Have you ever had that internal message playing over and over in your head? You know, the one that says, “I’m not good enough,” or “I don’t matter.” Maybe it sounds more like, “I don’t fit in here with these people. They’re all so accomplished.” Well, it’s probably more accurate to say that these messages just aren’t all that true.


When you are emotionally regulated, you will lean more into what is true about you as a human being. You’ll learn to have the same amount of grace for your own weaknesses — likely the same amount that you give to others for theirs. You'll also give recognition to the value and strengths you bring.

Benefit #6 of Emotional Regulation — Greater Satisfaction:

This one makes sense, right? If you are intentional about the choices you are making, have healthy and happy relationships, and feel more self-confidence, well…you’re going to be more satisfied. A benefit of emotional regulation is having greater satisfaction in your work life and in your non-work life.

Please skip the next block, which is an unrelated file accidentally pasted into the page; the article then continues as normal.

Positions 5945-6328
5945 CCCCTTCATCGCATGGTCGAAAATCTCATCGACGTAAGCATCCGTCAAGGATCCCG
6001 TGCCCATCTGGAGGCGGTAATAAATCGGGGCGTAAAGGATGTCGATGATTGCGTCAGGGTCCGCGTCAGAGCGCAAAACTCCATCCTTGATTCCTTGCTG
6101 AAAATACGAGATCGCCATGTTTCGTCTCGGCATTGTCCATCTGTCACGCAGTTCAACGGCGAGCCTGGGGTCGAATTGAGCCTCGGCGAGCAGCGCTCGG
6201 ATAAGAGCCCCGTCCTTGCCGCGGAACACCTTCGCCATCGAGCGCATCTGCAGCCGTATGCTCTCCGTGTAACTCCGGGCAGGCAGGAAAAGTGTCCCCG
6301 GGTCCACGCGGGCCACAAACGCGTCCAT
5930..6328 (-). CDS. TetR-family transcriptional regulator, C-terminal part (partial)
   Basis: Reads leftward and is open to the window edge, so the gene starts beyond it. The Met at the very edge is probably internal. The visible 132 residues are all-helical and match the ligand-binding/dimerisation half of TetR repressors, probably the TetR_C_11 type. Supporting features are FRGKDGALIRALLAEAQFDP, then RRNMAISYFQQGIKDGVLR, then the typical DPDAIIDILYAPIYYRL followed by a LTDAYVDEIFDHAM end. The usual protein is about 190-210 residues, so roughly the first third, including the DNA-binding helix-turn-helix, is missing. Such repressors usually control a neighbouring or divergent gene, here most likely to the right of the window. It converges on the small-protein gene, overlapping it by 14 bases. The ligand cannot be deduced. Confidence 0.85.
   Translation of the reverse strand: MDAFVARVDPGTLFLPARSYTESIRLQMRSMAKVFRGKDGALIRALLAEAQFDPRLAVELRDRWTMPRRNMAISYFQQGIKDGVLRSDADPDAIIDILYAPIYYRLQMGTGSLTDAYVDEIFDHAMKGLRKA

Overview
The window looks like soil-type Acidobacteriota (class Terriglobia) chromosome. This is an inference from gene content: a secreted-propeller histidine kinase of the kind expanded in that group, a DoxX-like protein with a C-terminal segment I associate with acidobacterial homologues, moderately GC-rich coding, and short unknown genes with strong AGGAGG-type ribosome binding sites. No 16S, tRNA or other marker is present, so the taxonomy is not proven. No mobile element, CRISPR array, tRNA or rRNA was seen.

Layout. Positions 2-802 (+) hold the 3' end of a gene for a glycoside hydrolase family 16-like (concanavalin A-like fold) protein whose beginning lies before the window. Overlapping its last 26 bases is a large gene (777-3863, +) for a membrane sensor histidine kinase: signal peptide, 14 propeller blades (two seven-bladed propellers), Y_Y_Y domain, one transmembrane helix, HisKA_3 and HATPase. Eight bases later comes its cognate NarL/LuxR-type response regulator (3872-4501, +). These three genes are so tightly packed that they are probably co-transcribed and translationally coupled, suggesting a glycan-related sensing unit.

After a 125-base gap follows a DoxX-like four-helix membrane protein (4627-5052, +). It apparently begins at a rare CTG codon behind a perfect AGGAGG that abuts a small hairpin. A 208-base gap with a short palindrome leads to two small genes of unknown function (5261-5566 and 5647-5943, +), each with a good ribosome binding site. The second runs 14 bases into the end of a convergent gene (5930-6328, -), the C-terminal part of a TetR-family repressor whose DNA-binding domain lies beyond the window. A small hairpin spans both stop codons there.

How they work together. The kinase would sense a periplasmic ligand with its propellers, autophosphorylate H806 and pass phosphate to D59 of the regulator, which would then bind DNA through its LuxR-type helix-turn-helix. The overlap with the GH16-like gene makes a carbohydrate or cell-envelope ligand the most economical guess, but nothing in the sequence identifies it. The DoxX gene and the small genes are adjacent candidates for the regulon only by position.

Benefit #7 of Emotional Regulation — Improved Mood:

If you are able to regulate your emotions, you will find that your “lows” do not get quite as low. Or if you get “low,” then you will be able to bounce back a little quicker. It is true with anxiety and anger, as well. Your mood will improve as you exercise the muscles of emotional regulation.

Conclusion:

Is emotional regulation and easy goal to attain? No. You will have to work at it and practice it. A mindfulness approach of mediation and journaling can help you get there. A professional therapist may be able to help you learn to get there even more quickly. But the truth is that it will require a lot of practice and some hard work.

If you are reading this, it is likely that you are old enough now that your brain is hard-wired to react a certain way when experiencing an emotional pain. You’ve got years and years of operating in this way. But here’s some good news: you are capable of change. You just need the personal desire to change, and maybe the help of the right guide.

Wellspace Counseling is located in Tualatin, Oregon and serves Tualatin, Lake Oswego, Tigard, and the Greater Portland Metro Area. To find more information about Wellspace Counseling, visit the at www.wellspacepdx.com.